On 25 March, an agreement was signed ordering the Legion to surrender most of its weapons in exchange for safe passage to Vladivostok. The evacuation was delayed by the dilapidated state of the railways, the shortage of trains and the constant need to negotiate passage with local soviets. There was also mutual mistrust between the Legion and the Bolsheviks. When, on 14 May, a dispute broke out at the Chelyabinsk station between legionaries heading east and Hungarian prisoners of war heading west to be repatriated, Leon Trotsky ordered that the Legion be disarmed and arrested.
This triggered what became known as the Revolt of the Legions. By the end of June, the Czechoslovak Legion had seized Vladivostok and overthrown the local Bolshevik administration. On 6 July they declared the city an Allied protectorate. By early September they had swept Bolshevik forces from the entire length of the Trans-Siberian Railway and taken all the major cities of Siberia, but their seizure of Ekaterinburg came less than a week too late to save Tsar Nicholas II and his family.
V√ĹkŇôik (‚ÄėThe Scream‚Äô), a magazine printed by the Czechoslovak Legion during the Russian Civil War. RB.31.c.832.
As the Red Army gained strength and retook several cities the Legion‚Äôs enthusiasm waned, and when the independent state of Czechoslovakia was proclaimed on 28 October 1918, its members had every reason to wish to return home. On 18 November a coup overthrew the leadership of the Whites‚Äô Provisional Government in Siberia, with which the Legion had made common cause, and Admiral Aleksandr Kolchak was appointed ‚ÄėSupreme Leader‚Äô. The Legion was left to defend Kolchak‚Äôs sole supply route and the gold bullion which he had captured from Kazan for much of 1919, but most legionaries were uneasy with Kolchak‚Äôs rule. On 7 February 1920, the Legion signed an armistice with the Fifth Red Army granting safe passage to Vladivostok on condition that they did not try to rescue Kolchak and left the remaining gold with the authorities in Irkutsk.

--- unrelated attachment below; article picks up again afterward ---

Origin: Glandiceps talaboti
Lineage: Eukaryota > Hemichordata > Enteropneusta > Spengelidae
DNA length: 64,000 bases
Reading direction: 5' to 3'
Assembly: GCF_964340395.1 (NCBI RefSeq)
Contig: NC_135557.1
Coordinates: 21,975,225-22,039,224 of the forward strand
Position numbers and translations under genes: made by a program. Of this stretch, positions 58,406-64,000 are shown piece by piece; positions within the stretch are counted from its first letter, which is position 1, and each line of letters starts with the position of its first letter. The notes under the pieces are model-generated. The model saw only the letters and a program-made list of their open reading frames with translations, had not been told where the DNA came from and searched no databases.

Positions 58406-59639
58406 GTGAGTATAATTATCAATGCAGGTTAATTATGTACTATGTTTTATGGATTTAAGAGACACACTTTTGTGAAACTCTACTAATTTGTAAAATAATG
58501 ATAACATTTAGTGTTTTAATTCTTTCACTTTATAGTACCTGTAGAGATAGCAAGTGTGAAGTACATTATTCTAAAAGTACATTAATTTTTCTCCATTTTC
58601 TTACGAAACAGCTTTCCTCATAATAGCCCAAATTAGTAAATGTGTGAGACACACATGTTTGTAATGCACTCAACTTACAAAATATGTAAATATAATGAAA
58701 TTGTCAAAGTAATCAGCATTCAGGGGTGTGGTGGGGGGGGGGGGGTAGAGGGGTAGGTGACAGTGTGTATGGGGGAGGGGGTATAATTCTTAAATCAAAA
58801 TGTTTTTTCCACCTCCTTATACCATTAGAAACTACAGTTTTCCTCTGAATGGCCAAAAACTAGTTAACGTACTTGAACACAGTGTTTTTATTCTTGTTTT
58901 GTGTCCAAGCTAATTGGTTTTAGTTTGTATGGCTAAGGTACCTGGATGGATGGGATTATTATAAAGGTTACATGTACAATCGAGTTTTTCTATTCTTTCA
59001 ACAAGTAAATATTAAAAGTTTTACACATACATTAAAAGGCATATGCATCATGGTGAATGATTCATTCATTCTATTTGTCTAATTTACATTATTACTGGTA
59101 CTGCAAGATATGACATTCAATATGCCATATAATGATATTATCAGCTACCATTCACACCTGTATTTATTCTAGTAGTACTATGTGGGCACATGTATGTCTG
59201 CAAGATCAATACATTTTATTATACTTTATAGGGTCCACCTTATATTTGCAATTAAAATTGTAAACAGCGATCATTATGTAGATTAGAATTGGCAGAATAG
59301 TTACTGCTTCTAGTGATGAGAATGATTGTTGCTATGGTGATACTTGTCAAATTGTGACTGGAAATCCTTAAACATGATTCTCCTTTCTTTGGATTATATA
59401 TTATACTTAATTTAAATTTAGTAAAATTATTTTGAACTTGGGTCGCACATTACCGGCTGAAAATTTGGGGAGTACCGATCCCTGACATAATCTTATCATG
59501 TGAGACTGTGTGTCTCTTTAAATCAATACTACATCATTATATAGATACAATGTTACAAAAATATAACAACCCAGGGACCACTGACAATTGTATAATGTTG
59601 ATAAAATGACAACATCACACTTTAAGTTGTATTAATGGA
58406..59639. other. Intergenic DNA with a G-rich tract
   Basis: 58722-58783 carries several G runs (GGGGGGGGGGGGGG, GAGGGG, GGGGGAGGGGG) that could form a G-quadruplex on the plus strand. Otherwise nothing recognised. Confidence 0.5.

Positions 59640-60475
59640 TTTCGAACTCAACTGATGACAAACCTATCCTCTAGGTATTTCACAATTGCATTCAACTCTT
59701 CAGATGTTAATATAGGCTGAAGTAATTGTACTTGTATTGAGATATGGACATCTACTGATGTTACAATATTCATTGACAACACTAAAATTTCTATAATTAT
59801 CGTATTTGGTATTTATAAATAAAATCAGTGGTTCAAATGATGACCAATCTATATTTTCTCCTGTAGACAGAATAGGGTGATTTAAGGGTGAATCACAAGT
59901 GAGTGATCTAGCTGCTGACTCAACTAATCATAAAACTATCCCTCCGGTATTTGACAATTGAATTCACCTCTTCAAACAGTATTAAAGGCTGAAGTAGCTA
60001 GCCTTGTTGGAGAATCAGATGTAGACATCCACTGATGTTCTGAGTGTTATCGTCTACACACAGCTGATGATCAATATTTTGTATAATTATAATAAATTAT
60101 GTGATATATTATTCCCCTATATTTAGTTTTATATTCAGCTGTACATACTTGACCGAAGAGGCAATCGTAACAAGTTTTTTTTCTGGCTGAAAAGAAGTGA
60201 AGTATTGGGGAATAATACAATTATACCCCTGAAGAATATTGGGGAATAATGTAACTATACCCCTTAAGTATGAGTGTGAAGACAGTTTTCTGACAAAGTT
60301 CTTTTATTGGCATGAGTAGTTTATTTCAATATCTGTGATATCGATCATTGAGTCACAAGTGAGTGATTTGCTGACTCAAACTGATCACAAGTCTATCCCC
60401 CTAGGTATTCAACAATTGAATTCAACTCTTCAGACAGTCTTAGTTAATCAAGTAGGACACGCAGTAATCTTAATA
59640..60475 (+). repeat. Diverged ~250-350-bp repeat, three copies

Illustration from PŇô√°l jsem si m√≠ti kŇô√≠dla: ‚ÄėOne day we were delighted by the news in the papers that Austria was no longer fighting and the Czech Republic had been established.‚Äô
It was not until 1 March 1920 that the final Czechoslovak train left Irkutsk, and only in September that the last legionaries sailed from Vladivostok. Many of those who returned brought their skills and experience to the newly-established Czechoslovak Army; others, including Jaroslav HaŇ°ek, author of the satirical novel The Good Soldier Ň†vejk, joined the Czechoslovak Communist Party. Still others lived to write their memoirs, including Gustav Becvar, whose account appeared in English as The Lost Legion. It concludes, ‚ÄėOn 20 June 1920 we crossed the frontier of our newly freed homeland, the Czechoslovak Republic. [‚Ä¶] Here, after six and a half years of weary exile, I saw my mother again.‚Äô
Susan Halstead (Content Specialist, Humanities and Social Sciences) Research Services
The British Library‚Äôs exhibition Russian Revolution: Hope, Tragedy, Myths is open until 29 August 2017, telling the extraordinary story of the Russian Revolution from the reign of Russia‚Äôs last Tsar to the rise of the first communist state. You can also read articles from our experts exploring some of the themes of our exhibition on our Russian Revolution website.